It's the age-old rite: Kid begs for pet; parent gives responsibility lecture (kid hears Peanuts teacher wah-wah voice); kid pinky swears responsibility; parent caves; a few months later parent is pet caretaker.
But as an adult, you can have pets galore! The only catch is that now the buck stops with you. So before walking off the dog-beaten path to the world of exotic pets, do some research. A little research has saved many a pot-bellied pig from city living.
Take ferrets, for example. They're cute critters that have cone-shape noses, long tails and long, pear-shape bodies with short legs and long claws. "Ferrets make great pets, but they aren't for everyone," says Emily Kleinert, DVM, of Cumming Veterinary Clinic in Cumming, Georgia.
Although many people mistakenly think they are rodents (ferrets, by the way, find this offensive), ferrets are actually domesticated cousins of European pole cats and are members of the weasel family. You can get a ferret from a pet store, breeder or a shelter. They usually cost from around $40 at a shelter to between $100 and $150 at a pet store, and more if you buy directly from a breeder. Male ferrets (hobs) are generally larger than females (jills), but both are small. Most ferrets weigh between 1 and 5 pounds (2 kilograms) and are 13 to 16 inches (33 to 40 centimeters) long. Males can grow larger if they are not neutered.
Ferrets Do Emit an Odor
In the "Get a Pet Ferret — Cons" column, is definitely their musky odor. People with a heightened olfactory sense probably shouldn't be ferret owners, although neutering and spaying usually tones down the scent.
Most ferrets have a life span of between 5 and 8 years, but Kleinert notes that many live 10 years or more with good care. "Ferrets need the standard vaccinations (rabies and canine distemper, which is fatal to ferrets), heart worm prevention medication and annual checkups to keep them healthy, just like any pet," she says.
Ferrets Are Loyal, Affectionate, Friendly and Smart
Ferret fans love their spunky, playful and friendly personalities. "They are also extremely loyal to their owners," notes Kleinert. Ferrets are known to be affectionate and very smart, which they demonstrate by being leash and litter trainable. "Intelligence" goes in the "Get a Pet Ferret — Pros" column for sure.
If you're worried about getting enough sleep with a ferret in the house, don't be. They are quiet animals (except when hurt or very frightened) and sleep about 18 hours a day. They're not nocturnal unless their owners are; they adjust their sleep schedules to match their owners' circadian cycles. Yep, put "considerate" in the "Get a Pet Ferret — Pros" column.
"High maintenance," though, is an undeniable factor to consider. Like a mini Houdini, a ferret will disappear in a flash. They are very mischievous and like to slip between or under things and hide, so it's a good idea to ferret-proof the house. To get an ample amount of exercise and brain stimulation, ferrets need several hours a day of supervised time outside of a cage. This is where the ferret-proofing comes in. Doors should be kept closed, cabinets inaccessible and small spaces (including under and behind refrigerators and washing machines) blocked.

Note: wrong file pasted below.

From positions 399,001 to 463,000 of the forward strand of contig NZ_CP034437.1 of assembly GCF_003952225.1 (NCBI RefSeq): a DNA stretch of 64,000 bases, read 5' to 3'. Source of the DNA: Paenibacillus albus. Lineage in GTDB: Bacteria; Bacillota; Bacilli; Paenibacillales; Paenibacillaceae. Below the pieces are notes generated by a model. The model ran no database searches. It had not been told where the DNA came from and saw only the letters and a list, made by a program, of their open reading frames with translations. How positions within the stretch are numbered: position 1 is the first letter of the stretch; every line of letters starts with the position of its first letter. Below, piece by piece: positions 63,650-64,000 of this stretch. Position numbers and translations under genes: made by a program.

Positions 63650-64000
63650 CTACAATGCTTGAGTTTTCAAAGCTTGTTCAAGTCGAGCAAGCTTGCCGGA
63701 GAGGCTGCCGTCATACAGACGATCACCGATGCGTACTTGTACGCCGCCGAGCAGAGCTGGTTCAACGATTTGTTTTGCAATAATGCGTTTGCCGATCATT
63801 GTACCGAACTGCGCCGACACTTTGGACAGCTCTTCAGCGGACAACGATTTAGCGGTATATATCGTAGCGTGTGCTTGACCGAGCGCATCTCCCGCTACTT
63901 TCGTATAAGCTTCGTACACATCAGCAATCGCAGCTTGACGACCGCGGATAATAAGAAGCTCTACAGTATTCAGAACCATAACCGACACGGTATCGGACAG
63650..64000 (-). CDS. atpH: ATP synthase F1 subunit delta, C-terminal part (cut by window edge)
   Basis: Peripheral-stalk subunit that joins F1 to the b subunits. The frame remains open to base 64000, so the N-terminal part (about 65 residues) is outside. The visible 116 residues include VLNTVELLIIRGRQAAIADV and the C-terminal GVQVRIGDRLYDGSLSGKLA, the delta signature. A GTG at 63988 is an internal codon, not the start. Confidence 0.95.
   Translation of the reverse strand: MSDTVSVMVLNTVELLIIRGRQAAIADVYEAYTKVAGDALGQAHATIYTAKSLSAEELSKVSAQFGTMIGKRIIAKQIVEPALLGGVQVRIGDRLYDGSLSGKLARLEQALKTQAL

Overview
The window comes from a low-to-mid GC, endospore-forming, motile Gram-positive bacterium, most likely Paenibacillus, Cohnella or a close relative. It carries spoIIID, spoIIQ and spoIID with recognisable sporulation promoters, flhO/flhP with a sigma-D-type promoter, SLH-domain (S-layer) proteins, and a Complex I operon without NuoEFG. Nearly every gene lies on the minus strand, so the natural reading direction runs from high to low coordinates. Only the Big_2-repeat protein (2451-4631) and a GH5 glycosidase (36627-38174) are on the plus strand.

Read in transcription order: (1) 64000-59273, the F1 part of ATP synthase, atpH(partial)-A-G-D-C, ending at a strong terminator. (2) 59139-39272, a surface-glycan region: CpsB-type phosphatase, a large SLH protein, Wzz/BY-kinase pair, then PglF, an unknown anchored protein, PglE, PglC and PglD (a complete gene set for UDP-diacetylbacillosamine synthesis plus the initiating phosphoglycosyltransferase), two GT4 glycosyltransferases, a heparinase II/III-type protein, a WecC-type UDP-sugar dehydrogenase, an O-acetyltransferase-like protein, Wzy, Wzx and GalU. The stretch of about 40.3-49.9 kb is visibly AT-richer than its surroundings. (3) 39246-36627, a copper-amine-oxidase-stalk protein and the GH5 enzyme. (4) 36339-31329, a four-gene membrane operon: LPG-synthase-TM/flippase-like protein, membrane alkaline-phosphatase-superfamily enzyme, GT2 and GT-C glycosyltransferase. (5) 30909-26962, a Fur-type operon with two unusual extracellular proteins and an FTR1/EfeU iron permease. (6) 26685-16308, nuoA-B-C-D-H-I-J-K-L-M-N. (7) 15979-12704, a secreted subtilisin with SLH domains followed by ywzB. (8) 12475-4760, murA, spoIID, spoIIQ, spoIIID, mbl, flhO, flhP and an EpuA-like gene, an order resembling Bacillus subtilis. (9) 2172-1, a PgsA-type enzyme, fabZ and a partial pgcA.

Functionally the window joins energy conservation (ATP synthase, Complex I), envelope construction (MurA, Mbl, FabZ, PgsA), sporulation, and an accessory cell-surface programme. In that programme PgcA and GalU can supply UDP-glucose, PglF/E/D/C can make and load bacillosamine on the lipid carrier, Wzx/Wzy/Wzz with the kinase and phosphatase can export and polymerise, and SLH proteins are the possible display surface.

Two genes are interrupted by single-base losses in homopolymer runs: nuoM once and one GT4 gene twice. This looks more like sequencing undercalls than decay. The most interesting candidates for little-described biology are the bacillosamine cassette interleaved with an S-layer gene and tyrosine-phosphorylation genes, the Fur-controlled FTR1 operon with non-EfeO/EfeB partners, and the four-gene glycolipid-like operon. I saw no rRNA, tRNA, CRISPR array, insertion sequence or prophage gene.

Anything small — or that you care about — such as socks, shoes, keys and cords should be put away. Ferrets will chew, burrow, dig, hoard and hide little pieces of anything they find. ("Ferret" is most likely derived from the Latin word furonem meaning "thief.") They love to chew everything, especially anything rubber or foam. This can be dangerous because pieces that are swallowed can cause intestinal obstruction.
As social critters, ferrets enjoy and need interaction with their owners and, ideally, with ferret friends. In other words, if you are getting one ferret, you might as well get two.
Your Ferret Will Need Some Stuff
When ferrets aren't enjoying supervised free time, they should be kept in a cage to keep them safe and prevent damage from their mischievous behavior. A multilevel cage (each level should have food, water and a litter "box") is best if you own more than one ferret. Other basic needs include quality ferret food, which can be found in pet stores, water (obviously), a pet carrier, toys, and a hammock or sleeping bag (not obvious) for those 18 hours of sleep.
Ferrets need to live indoors, as they are prone to heat stroke, have very poor vision and are fearless. Experts also advise against having ferrets in a home with young children (the nibbling), cats and dogs. Even friendly animals can easily hurt a ferret when they're playing.
Even with all their good characteristics, ferrets get a bad rap because some local and state governments ban ferrets as pets. The reasons for banning them, however, are generally based on misinformation. Typically locals fear that pet ferrets will escape and form wild populations that either will upset natural ecosystems or spread rabies, but that's impossible. Unlike cats and dogs, there are no wild ferrets because they can't survive in the wild. And rabies is very rare in ferrets; in fact there has never been a case of a ferret transmitting rabies to a human.
Most states allow ferrets as pets, but you should check with your state and local government before buying one.
Now that you've ferreted out the facts (you knew that was coming), you can become a ferret owner without any unpleasant surprises. The bottom line is, if you have enough time, energy and patience to invest in a pet ferret, owning one can be very rewarding. Their affection, loyalty, playfulness and intelligence can provide years of fun and companionship.